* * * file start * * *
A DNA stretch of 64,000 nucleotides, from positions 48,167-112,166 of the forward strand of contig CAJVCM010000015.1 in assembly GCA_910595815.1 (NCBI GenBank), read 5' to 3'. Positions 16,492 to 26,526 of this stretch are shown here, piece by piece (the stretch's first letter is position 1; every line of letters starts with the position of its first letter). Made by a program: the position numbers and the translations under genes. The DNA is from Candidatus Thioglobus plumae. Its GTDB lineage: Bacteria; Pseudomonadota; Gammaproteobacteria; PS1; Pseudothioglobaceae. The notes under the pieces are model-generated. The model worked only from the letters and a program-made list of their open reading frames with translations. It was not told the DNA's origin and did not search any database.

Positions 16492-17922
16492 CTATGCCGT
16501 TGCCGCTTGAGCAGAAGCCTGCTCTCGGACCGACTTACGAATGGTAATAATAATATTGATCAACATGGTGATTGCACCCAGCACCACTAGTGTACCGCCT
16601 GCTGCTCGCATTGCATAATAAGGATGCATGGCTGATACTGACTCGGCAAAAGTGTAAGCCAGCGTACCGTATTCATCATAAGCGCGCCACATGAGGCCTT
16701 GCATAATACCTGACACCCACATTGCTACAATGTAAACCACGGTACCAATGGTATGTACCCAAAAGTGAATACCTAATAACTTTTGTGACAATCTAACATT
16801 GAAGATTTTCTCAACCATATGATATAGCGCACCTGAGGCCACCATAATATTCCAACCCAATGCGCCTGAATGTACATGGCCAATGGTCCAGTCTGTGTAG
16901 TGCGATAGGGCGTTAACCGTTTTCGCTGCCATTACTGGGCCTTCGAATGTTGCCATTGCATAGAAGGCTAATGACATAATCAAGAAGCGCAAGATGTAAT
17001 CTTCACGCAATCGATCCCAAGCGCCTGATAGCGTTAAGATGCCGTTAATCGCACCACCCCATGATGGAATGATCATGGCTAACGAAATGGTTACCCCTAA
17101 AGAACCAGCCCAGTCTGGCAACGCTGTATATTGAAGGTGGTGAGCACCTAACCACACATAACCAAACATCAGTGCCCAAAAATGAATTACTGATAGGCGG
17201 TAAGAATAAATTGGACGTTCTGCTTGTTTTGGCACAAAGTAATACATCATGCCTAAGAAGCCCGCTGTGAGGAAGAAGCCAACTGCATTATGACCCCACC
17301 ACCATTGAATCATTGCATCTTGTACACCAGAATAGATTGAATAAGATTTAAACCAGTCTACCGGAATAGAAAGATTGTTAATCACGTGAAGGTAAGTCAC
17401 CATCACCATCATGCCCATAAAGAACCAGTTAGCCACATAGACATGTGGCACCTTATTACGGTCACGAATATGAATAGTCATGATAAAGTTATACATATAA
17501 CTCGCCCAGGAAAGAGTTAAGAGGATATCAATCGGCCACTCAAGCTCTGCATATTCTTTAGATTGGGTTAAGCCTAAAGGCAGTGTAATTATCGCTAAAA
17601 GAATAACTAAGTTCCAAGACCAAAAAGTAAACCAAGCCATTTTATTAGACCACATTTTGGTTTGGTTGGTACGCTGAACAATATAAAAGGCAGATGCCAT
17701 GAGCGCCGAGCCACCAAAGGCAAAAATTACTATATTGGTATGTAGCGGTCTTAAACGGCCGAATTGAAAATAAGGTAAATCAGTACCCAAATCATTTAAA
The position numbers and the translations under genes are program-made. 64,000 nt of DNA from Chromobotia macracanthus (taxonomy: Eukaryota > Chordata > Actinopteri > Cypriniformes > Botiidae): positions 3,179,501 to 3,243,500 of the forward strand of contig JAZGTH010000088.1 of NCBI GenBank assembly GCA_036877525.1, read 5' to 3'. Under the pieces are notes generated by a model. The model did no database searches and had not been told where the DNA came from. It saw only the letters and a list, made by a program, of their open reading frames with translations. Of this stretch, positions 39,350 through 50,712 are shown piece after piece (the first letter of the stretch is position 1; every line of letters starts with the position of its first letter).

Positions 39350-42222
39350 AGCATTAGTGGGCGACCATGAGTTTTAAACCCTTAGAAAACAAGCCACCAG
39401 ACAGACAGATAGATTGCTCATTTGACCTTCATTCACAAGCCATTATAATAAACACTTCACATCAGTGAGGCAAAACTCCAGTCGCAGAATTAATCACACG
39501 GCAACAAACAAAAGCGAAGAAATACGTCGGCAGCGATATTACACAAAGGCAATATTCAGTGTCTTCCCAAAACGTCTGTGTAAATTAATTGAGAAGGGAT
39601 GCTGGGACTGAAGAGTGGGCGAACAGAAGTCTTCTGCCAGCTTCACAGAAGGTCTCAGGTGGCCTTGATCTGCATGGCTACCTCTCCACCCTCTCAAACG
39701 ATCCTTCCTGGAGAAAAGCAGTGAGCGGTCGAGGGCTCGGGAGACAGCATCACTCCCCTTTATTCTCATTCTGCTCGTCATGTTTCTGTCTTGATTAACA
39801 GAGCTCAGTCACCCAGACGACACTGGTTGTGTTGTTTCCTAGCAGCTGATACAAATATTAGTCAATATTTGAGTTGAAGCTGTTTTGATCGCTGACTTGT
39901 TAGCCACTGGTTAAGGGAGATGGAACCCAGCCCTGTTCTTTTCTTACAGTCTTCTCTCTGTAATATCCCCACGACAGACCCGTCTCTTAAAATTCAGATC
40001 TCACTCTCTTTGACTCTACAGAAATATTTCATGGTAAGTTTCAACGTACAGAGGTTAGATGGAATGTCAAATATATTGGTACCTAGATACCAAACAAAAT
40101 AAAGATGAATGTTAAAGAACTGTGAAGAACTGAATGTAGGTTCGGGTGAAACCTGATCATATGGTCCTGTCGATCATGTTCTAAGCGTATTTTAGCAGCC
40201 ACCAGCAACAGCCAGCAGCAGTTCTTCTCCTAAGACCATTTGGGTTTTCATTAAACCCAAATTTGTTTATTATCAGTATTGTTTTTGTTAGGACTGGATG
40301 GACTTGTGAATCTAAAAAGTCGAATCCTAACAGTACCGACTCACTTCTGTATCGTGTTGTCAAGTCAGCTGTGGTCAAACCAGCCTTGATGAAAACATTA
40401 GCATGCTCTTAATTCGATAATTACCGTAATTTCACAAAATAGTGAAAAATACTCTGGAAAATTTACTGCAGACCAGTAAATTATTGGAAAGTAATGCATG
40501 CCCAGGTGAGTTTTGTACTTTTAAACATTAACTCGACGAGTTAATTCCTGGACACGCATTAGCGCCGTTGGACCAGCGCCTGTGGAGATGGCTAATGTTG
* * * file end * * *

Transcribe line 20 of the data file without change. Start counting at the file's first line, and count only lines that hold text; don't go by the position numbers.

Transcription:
39401 ACAGACAGATAGATTGCTCATTTGACCTTCATTCACAAGCCATTATAATAAACACTTCACATCAGTGAGGCAAAACTCCAGTCGCAGAATTAATCACACG